Over 20,000 farmers registered on Knowledge Transfer Programme

There are 20,252 farmers registered with the Department of Agriculture under the Knowledge Transfer Programme, the Minister for Agriculture has said.

In response to a parliamentary question from Fianna Fail’s Charlie McConalogue last week, he said that while the Rural Development Programme (RDP) envisages the training of 27,000 farmers over the period to 2020, no specific target was set in relation to the number of groups to be formed.

A breakdown of the figures shows that of the 20,252 farmers, 10,072 are beef farmers and over 4,000 are dairy farmers.

Sheep farmers (4,310), tillage farmers (885) and poultry farmers (248) make up the remaining numbers in the programme. There are also 479 farmers involved in equine Knowledge Transfer groups.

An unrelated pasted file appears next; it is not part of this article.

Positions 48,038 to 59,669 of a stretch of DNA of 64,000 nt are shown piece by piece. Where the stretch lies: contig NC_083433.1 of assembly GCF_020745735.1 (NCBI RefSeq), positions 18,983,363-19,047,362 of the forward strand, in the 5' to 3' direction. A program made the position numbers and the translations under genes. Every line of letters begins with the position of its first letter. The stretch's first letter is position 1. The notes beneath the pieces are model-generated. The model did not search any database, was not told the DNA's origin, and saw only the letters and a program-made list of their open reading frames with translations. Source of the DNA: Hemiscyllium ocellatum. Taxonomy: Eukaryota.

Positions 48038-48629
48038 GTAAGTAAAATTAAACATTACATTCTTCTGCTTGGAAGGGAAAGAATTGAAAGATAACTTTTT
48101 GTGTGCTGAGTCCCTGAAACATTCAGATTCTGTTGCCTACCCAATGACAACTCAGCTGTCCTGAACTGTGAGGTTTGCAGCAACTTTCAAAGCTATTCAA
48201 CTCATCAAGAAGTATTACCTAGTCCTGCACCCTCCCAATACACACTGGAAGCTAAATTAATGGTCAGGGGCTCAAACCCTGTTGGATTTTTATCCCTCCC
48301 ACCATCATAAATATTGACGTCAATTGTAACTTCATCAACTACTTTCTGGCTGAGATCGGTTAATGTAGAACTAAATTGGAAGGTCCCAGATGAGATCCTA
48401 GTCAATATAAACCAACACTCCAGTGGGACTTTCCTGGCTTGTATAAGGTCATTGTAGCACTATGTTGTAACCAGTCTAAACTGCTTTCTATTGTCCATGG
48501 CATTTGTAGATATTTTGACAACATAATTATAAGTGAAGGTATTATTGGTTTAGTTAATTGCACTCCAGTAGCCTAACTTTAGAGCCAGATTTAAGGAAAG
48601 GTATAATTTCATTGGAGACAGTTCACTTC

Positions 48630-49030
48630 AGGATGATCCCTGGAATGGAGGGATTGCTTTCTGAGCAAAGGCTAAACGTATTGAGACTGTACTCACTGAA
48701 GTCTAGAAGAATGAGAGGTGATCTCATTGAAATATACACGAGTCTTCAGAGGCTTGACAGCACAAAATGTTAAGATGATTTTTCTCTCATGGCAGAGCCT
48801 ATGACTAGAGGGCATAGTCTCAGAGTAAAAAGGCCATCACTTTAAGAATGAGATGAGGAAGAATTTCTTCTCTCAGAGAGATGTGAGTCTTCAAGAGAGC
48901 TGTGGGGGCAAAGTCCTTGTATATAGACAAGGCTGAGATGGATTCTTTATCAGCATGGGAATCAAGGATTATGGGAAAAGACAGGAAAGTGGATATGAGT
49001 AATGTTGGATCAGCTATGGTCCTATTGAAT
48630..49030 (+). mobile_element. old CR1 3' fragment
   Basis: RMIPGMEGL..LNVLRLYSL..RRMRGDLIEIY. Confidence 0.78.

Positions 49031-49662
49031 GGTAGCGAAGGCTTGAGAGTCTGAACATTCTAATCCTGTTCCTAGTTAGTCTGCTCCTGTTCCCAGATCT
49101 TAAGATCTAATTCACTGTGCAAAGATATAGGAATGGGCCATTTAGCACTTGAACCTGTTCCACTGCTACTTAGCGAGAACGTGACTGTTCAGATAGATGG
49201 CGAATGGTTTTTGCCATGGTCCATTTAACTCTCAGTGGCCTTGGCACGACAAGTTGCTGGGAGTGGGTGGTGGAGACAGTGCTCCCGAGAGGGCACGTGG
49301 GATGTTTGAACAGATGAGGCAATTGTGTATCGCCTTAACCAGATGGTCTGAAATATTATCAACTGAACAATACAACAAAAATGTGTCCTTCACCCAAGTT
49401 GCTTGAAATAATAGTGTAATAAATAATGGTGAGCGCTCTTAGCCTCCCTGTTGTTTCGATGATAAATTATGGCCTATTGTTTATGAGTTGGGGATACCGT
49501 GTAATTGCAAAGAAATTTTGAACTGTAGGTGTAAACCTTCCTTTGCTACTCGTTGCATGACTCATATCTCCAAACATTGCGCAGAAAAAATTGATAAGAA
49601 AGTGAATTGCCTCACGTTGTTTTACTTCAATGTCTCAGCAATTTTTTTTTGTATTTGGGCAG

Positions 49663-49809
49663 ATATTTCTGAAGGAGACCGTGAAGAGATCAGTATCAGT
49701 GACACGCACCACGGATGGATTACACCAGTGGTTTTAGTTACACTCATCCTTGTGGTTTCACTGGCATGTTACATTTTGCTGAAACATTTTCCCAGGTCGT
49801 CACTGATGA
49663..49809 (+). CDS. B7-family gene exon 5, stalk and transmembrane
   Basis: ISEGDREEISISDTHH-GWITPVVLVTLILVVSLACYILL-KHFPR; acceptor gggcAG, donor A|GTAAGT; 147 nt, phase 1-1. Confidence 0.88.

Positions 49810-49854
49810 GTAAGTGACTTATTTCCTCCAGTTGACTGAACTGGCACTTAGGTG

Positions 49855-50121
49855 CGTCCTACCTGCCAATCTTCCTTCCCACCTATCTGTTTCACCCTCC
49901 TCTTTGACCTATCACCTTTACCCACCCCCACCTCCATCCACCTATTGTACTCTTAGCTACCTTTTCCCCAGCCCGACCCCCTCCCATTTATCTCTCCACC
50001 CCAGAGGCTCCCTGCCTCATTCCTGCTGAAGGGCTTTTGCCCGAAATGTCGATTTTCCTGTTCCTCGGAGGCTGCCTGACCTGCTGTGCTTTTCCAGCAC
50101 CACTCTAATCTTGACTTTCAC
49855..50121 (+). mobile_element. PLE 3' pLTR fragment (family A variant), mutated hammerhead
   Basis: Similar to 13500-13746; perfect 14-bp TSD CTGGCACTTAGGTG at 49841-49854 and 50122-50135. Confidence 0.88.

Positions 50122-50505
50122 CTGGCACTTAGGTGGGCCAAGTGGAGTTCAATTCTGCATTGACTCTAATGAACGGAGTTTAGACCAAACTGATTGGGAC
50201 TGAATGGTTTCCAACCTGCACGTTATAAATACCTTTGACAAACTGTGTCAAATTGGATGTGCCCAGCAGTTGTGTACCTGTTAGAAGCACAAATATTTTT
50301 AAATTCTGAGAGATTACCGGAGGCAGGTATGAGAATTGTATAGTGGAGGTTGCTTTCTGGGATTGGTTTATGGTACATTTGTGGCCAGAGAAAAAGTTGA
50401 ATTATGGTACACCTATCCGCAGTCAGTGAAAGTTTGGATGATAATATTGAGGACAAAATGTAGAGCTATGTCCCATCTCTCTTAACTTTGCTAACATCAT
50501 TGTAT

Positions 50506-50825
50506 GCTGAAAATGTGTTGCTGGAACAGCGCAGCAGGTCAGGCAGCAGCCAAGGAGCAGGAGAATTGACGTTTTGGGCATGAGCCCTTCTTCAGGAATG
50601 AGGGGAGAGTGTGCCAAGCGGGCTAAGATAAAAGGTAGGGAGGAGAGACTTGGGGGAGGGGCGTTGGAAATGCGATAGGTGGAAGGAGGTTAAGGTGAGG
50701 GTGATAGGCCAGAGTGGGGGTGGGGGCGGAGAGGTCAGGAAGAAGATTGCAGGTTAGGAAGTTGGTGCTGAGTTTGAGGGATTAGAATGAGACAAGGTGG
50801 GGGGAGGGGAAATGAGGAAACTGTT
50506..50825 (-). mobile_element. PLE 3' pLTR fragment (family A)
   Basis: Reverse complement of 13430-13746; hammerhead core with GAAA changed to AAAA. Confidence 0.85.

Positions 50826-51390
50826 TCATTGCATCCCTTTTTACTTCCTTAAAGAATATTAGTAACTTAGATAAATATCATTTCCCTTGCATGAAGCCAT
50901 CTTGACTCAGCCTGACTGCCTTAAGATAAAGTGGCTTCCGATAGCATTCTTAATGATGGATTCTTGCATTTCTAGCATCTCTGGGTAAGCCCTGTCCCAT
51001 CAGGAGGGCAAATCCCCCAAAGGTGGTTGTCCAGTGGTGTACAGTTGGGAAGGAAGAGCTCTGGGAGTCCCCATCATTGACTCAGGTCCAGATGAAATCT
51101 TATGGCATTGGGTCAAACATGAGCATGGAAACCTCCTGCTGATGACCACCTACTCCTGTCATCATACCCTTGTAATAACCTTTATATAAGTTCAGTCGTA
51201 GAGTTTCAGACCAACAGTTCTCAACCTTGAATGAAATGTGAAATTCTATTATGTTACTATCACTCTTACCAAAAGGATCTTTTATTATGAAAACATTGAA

KT figures
“To date, 1,190 Knowledge Transfer Groups have been finalised with a small number deemed ineligible.

“Staff in my Department are currently liaising with facilitators to process a number of query and appeal cases on the small outstanding groups. Groups run for a three-year period from June 2016.

“The deadline for registration was extended to July 14, 2016 in order to allow further time for facilitators to finalise arrangements for their groups.”

The first round of payments to Knowledge Transfer (KT) Groups are expected to commence in June 2017, Brendan Gleeson, Assistant Secretary at the Department of Agriculture said in April of last year.

Under the three-year programme, farmers will receive an annual payment of €750, along with the costs to cover the facilitator/advisor, who runs the group meetings.

We know from previously nationally funded versions of this measure, that these groups are a tremendously effective way of imparting knowledge and expertise.

As a result, he said the Rural Development Programme includes the provision of €100m for KT groups.

“The measure of the success of this programme will not be how the individual participants involved fare, but how the lessons learned are transferred to farmers generally.”